Rising rent is a huge issue, too. At the end of our last lease, our rent was going to increase by a few hundred dollars. And unfortunately, if we wanted to go month-to-month in the meantime (to find a place), we’d have to pay several hundred dollars more. Even a 3-month lease didn’t make financial sense.
It was a bad situation to be in, and since moving can be a giant hassle, the stability of owning is a nice reprieve.
No Pet Restrictions
Well, I shouldn’t say none, but there are fewer pet restrictions when you own, and no pet fees to worry about!
Many apartments don’t allow pets, and if they do, you need to fork over a non-refundable deposit, along with a one-time fee (or pay a monthly fee).
That being said, if you live in a place with an HOA, there may be breed or weight restrictions. Additionally, your homeowner’s insurance may spike if you adopt a breed that’s considered “high risk.”
You Can Change What You Don’t Like
I can’t begin to tell you how many times I wished I could combine different aspects of two or three apartments that I really liked. Each had great things, but weren’t perfect on their own.
With a house, you can change whatever you don’t like (besides the neighbors). You can build new things and rip others out. You can customize anything you want.
So while homeownership may not have flexibility in the sense that I would like it to, you do have more options for the actual living space you occupy.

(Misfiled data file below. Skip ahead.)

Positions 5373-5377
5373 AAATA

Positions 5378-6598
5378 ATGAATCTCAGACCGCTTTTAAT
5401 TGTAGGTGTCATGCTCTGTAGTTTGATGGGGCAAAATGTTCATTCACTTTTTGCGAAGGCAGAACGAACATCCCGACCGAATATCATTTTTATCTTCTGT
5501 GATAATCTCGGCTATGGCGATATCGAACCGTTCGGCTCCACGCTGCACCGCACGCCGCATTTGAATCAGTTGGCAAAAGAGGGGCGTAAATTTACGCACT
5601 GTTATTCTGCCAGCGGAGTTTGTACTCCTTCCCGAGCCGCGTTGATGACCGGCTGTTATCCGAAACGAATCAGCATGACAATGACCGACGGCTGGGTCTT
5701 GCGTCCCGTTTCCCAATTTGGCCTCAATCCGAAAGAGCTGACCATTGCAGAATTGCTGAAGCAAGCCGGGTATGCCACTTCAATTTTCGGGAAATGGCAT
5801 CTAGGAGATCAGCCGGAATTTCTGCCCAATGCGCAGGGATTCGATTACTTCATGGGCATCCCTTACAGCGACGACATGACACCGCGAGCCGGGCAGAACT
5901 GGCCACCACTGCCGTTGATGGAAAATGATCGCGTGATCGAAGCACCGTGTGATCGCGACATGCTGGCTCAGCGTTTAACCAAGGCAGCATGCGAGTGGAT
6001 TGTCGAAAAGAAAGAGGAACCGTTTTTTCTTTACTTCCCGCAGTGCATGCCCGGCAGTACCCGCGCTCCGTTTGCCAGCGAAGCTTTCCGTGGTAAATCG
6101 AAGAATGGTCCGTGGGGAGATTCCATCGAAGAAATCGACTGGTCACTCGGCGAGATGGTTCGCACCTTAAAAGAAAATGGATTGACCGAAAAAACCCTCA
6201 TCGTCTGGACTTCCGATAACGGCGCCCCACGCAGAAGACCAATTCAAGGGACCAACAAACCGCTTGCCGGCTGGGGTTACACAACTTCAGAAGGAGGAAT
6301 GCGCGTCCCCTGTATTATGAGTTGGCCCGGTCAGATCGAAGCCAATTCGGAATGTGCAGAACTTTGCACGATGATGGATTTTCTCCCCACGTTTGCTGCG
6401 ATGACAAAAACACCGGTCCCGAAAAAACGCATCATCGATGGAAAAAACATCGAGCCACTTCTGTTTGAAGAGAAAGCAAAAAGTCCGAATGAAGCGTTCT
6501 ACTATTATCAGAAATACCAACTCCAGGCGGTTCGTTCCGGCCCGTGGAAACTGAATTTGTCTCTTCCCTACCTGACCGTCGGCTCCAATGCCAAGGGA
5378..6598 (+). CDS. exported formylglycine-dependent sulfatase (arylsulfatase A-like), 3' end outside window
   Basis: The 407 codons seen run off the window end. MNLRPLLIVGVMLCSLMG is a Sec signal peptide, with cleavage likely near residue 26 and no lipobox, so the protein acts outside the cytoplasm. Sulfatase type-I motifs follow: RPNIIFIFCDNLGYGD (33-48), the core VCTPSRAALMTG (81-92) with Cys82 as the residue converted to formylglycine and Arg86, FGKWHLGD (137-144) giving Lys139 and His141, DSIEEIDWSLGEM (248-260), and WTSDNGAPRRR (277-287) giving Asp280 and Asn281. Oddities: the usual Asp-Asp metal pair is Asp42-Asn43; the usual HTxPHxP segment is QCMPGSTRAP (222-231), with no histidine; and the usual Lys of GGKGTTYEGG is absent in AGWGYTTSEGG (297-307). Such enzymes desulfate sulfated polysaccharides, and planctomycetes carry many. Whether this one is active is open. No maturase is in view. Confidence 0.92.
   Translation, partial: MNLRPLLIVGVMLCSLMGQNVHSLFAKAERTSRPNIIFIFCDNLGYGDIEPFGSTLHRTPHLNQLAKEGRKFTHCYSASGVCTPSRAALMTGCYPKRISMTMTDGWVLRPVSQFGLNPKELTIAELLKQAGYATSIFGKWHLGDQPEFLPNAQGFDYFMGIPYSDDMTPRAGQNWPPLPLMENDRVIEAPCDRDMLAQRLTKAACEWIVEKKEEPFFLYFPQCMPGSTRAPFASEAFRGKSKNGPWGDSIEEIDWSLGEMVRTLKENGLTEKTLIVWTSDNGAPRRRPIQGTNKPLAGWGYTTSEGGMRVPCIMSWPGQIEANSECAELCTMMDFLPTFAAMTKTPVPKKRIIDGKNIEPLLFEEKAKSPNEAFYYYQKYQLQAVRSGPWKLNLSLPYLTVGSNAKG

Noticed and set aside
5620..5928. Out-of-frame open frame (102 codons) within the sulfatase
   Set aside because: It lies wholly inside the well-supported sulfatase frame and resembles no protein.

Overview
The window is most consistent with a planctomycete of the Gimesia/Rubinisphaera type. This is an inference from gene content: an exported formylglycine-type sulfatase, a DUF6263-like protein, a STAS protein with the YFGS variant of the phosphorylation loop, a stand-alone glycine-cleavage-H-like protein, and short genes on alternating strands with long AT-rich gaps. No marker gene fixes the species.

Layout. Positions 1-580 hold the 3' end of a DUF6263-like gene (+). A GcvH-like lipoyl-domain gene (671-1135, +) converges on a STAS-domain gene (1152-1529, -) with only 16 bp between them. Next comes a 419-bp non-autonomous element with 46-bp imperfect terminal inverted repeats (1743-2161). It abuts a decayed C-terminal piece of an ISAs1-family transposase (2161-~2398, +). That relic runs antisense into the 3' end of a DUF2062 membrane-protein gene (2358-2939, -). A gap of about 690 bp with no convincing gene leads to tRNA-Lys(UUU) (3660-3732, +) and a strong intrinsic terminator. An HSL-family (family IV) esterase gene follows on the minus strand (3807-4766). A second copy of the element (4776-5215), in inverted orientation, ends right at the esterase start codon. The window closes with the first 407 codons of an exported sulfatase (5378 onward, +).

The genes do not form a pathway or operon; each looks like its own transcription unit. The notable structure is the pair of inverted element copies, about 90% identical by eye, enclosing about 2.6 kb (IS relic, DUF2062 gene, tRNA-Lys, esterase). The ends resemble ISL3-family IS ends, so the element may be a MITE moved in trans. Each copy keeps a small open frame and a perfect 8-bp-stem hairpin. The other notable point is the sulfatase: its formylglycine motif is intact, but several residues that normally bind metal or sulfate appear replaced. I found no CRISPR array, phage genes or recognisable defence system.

Case in point: the house didn’t come with a dishwasher. We got one for free, bought the necessary installation parts, and my boyfriend and his brother re-arranged the cabinets and installed it. As a bonus, my boyfriend bought a butcher block to go over the cabinets that were moved.
If an apartment doesn’t come with a dishwasher, you’re out of luck.
When I rented, I also wished I could hang something up, or change the paint, and I couldn’t (or I’d have to pay a fee).
It can be difficult to make an apartment feel like home with those restrictions. I’m not really one for decorating, but it’s nice to have small touches here and there.
You Don’t Have to be as Considerate
Now, I’m totally not advocating that people should be like our neighbors, because their way of handling everything is disrespectful and annoying.
I’m more or less talking about when I lived on the third floor. I had to tip-toe everywhere, and I felt awful when I accidentally dropped something. I also couldn’t run the dishwasher or washing machine at 1 in the morning (when I usually remembered to do it).